As an Amazon Associate, this site earns a commission from Amazon sales.











July 8th, 2022

2022 Hornady Precision Hunter Challenge in Utah

NRL Hornady Precision Hunter Challenge price utah north springs shooting complex

A new discipline has proven very successful. The NRL Precision Hunter Challenge features a multi-distance, walk-around shooting course similar in some ways to PRS/NRL, but limitations on weight and cost of equipment make this more affordable and more practical. The new discipline is catching on — the 2022 NRL Precision Hunter Challenge match, held June 24-26, 2022, in Price, Utah, drew nearly 150 competitors. Hornady was the title sponsor of the event.

Shooters from all over the country competed in 20 challenging stages. The course of fire consisted of 160 rounds with hiking between stages at the North Springs Shooting Complex. The Precision Hunter Challenge featured target distances from 200-850 yards, and angled shots between 0-10°. At the North Springs Shooting Complex, there were natural terrain obstacles and tree stands. Competitors had to navigate the terrain to establish their shooting positions — very much the opposite of a benchrest match!

NRL Hornady Precision Hunter Challenge price utah north springs shooting complex

“The NRL HUNTER Series is designed to help educate new and seasoned hunters about their skills, gear, and personal limitations. The Hornady Precision Hunter Challenge did just that!” said Travis Ishida, President of the NRL. “With a well-designed course of fire that was both challenging and fun, this match encompassed everything we are looking for. With over 50% new faces at this match the NRL HUNTER Series is growing faster than we ever imagined” he added. Verl Dallin, Match Director, added: “With the help of the staff and ROs, the Hornady Precision Hunter Match turned out simply fantastic”.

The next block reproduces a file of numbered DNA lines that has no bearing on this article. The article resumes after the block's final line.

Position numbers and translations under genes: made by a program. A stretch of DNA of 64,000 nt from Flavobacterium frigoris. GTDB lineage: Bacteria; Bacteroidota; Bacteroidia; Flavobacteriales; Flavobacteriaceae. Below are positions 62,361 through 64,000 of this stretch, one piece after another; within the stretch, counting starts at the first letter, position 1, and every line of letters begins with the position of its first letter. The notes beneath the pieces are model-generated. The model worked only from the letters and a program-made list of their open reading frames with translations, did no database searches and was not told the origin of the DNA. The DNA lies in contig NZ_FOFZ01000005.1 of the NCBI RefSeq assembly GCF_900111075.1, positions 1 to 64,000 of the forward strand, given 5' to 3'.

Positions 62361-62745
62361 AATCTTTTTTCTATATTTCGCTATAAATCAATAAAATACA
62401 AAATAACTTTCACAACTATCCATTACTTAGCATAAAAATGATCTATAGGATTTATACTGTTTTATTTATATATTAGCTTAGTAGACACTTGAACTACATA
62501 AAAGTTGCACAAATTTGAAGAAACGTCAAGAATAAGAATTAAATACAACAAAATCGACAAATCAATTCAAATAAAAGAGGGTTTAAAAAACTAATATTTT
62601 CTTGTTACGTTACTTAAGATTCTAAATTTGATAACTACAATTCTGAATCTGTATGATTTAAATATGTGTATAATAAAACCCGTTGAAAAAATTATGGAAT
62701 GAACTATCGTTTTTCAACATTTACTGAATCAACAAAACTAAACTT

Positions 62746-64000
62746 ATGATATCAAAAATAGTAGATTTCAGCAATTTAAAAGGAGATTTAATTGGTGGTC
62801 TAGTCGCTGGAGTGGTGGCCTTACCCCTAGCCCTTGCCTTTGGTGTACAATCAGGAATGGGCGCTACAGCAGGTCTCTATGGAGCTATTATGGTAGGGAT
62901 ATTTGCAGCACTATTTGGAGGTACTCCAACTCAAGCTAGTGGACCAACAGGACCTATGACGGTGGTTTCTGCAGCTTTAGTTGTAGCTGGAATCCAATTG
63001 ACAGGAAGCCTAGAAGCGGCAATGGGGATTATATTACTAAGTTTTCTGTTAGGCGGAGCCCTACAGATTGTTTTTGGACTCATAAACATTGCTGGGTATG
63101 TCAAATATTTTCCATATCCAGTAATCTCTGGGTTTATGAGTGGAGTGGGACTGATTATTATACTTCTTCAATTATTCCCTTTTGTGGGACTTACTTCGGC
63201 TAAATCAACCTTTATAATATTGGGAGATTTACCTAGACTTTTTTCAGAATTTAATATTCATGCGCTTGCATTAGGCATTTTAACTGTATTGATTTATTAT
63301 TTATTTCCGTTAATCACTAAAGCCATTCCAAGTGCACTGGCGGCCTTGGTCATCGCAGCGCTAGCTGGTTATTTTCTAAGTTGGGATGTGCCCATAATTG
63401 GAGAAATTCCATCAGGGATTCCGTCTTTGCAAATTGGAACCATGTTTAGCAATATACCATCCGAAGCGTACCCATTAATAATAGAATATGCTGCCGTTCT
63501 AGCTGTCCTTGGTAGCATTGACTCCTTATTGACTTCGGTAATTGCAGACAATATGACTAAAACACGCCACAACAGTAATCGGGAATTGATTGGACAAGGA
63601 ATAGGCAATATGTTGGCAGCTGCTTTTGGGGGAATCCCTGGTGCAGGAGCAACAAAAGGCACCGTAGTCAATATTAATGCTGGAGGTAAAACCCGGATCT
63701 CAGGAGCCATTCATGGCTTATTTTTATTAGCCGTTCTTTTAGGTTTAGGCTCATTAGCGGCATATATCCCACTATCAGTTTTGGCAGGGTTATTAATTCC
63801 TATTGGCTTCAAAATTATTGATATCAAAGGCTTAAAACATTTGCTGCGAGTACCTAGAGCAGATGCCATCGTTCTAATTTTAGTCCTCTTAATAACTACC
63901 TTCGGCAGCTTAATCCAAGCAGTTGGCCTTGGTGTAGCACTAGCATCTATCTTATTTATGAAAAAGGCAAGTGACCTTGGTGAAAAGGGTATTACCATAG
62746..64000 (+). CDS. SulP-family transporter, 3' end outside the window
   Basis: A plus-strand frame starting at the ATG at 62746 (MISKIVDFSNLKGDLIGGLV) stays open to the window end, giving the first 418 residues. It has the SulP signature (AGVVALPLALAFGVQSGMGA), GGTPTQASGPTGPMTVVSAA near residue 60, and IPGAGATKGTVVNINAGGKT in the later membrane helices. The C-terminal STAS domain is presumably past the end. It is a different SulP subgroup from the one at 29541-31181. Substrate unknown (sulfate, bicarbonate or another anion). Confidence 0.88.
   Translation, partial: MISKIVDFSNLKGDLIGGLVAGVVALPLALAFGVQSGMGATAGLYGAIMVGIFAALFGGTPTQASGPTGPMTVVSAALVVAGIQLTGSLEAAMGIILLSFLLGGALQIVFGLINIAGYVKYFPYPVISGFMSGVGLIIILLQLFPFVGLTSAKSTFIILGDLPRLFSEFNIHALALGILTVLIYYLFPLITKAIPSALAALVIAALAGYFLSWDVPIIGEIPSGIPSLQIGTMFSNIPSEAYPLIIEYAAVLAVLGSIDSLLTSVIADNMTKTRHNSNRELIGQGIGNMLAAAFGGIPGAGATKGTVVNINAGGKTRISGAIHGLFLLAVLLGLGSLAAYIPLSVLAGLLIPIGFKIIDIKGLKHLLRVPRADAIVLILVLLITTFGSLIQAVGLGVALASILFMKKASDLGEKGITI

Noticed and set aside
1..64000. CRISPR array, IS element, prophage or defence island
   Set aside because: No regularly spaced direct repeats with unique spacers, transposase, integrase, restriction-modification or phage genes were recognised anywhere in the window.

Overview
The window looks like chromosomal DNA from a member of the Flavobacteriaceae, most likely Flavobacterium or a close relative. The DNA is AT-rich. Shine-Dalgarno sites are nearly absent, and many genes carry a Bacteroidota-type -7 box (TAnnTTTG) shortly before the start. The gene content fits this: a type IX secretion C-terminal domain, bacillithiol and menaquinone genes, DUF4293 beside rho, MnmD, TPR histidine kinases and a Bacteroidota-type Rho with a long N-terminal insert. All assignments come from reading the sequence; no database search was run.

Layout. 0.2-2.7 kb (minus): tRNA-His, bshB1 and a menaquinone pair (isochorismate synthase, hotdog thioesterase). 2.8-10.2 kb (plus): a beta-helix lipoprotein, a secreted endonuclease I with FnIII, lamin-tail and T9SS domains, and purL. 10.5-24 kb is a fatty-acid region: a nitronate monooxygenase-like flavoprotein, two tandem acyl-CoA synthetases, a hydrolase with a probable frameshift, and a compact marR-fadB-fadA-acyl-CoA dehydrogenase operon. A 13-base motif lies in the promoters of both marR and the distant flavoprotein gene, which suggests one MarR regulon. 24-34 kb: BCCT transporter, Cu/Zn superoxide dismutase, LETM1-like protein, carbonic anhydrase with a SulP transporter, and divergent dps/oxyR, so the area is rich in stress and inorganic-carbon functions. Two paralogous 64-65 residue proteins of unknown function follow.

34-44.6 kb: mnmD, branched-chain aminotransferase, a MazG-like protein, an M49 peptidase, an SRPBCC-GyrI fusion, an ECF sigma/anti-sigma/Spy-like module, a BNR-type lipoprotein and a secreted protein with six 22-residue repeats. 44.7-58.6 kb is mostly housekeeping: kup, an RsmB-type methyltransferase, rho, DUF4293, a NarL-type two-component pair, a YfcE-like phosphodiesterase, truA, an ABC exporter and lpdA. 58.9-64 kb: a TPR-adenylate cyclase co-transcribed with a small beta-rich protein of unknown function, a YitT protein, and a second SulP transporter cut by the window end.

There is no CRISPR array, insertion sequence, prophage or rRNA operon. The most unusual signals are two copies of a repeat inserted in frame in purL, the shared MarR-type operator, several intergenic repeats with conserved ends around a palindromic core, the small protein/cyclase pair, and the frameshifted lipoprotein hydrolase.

This video contains highlights from the 2021 Hornady Precision Hunter Challenge:

Here are the 2022 Hornady Precision Hunter Challenge division and class winners:

Factory – Kevin Wilkey
Open Light – Morgun King
Open Heavy – Serge Ducourneau
Team -Tyler Payne & Scott Peterson
Top Young Gun – Marshall Lewis
Top Lady – Katalin Burjan

CLICK HERE for complete 2022 Precision Hunting Challenge Match results on Practiscore.com. The next major NRL Hunter event is the 2022 COMPEXPO Hunter Challenge taking place July 20-22, 2022, at the Cameo Shooting and Education Complex, in Palisade, Colorado.

NRL Hornady Precision Hunter Challenge price utah north springs shooting complex

Permalink Competition, Hunting/Varminting, Tactical No Comments »
July 8th, 2022

Berger Twist Rate Stability Calculator — Optimize Bullet RPM

Berger twist rate calculator

Berger Twist-Rate Stability Calculator
Berger twist rate calculatorOn the Berger Bullets website you’ll find a handy Twist-Rate Stability Calculator that predicts your gyroscopic stability factor (SG) based on mulitiple variables: velocity, bullet length, bullet weight, barrel twist rate, ambient temperature, and altitude. This cool tool tells you if your chosen bullet will really stabilize in your barrel.


CLICK HERE to Go to TWIST RATE CALCULATOR PAGE »

How to Use Berger’s Twist Rate Calculator
Using the Twist Rate Calculator is simple. Just enter the bullet DIAMETER (e.g. .264), bullet WEIGHT (in grains), and bullet overall LENGTH (in inches). On its website, Berger conveniently provides this info for all its bullet types. For other brands, we suggest you weigh three examples of your chosen bullet, and also measure the length on three samples. Then use the average weight and length of the three. To calculate bullet stability, simply enter your bullet data (along with observed Muzzle Velocity, outside Temperature, and Altitude) and click “Calculate SG”. Try different twist rate numbers (and recalculate) until you get an SG value of 1.4 (or higher).

Gyroscopic Stability (SG) and Twist Rate
Berger’s Twist Rate Calculator provides a predicted stability value called “SG” (for “Gyroscopic Stability”). This indicates the Gyroscopic Stability applied to the bullet by spin. This number is derived from the basic equation: SG = (rigidity of the spinning mass)/(overturning aerodynamic torque).

Berger twist rate calculator

If you have an SG under 1.0, your bullet is predicted not to stabilize. If you have between 1.0 and 1.1 SG, your bullet may or may not stabilize. If you have an SG greater than 1.1, your bullet should stabilize under optimal conditions, but stabilization might not be adequate when temperature, altitude, or other variables are less-than-optimal. That’s why Berger normally recommends at least 1.5 SG to get out of the “Marginal Stability” zone.